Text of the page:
Heart disease: The long-term habit shown to impact men’s heart health more than women

Heart disease: Doctor explains how to reduce risk

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There are several habits that can put you at higher risk of heart disease. Risk factors are conditions or habits that increase your risk of developing a disease. Currently, the British Heart Foundation (BHF) says that healthcare costs relating to heart and circulatory diseases are estimated at £9billion each year. A new study has shed some light on the long-term impact of vaping for poorer function of the heart, particularly for men.

A world-first study delving into the long-term impacts of vaping has found a shocking link to poor heart health in men.

The study, published on Monday in a journal by the American Heart Association, tested how adolescent mice responded to e-cigarette aerosol.

It showed vaping had a significant negative impact on the cardiovascular system of adolescent males but not females.

Lead researcher from Ohio State University College of Medicine, Loren Wold, said it was important to conduct the research because not enough was known about how vaping impacts young people.

“We don’t know the long-term effects of vaping because it’s only been around since the early 2000s,” she said.

“We haven’t had the time required to see what happens, especially with adolescents. To our knowledge, this is the first study to evaluate cardiac function in adolescent mice exposed to e-cigarette aerosol.

“An animal study like this is important because it’s not possible to enrol children in a study like this.

“These types of studies give us an idea of the dangers of vaping so we can develop therapies as well as inform parents and public policymakers on the risks of vaping.”

The study was conducted with mice which were the human equivalent of 12 years of age.

They were exposed to a mixture of propylene glycol and vegetable glycerin and nicotine and monitored until they reached the human equivalent of 30 years of age.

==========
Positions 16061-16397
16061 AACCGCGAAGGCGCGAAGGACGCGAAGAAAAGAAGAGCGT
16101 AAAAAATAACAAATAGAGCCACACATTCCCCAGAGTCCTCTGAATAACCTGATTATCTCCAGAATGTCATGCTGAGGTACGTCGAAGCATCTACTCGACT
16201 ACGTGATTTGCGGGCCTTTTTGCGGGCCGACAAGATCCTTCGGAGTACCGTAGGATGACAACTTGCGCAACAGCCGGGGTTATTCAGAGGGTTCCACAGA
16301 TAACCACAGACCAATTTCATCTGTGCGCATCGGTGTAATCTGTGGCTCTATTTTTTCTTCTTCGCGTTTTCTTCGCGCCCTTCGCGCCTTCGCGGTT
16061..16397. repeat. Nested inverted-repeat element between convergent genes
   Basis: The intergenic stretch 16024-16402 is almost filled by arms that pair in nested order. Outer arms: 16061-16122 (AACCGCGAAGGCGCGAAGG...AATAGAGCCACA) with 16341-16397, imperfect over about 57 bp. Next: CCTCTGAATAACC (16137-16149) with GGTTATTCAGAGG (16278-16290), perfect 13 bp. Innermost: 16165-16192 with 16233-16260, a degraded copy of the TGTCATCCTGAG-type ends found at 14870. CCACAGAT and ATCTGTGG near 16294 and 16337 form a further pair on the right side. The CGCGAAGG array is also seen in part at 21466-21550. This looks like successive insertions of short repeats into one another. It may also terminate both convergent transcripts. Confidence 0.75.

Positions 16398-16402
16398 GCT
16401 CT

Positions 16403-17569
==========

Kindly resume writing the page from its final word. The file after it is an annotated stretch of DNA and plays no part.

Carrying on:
The team found males suffered over time from reduced heart function but females did not.

Part of the reason for that was that females had more than men of one particular enzyme that breaks down nicotine.

“We were shocked at the amount of protection afforded to females,” added Wold.

“The theory is that since the enzyme breaks down nicotine so much faster, the nicotine isn’t in the circulation as long and that may be why females exhibit protection from vaping.”

The study findings come after it was revealed a Queensland man died of a severe lung injury likely caused by vaping.

Electronic cigarette vaping has been proposed as a safer alternative to tobacco cigarette smoking, however, this remains controversial due to a lack of long-term comparative studies.

Studies have previously found that while electronic cigarette vaping-induced abnormalities were seen in the absence of nicotine, these occurred earlier and were more severe with higher nicotine exposure.

Thus, long-term vaping of e-cig can induce cardiovascular disease similar to tobacco cigarette smoking, and the severity of this toxicity increases with exposure duration and vape nicotine content.

E-cigarette exposure led to the onset of cardiovascular disease similar to that with tobacco cigarette smoking.

It was also found that vaping increased the onset of systemic hypertension and subsequent cardiac hypertrophy.

The NHS states: “In the UK, e-cigarettes are tightly regulated for safety and quality.

“They’re not completely risk free, but they carry a small fraction of the risk of cigarettes.”

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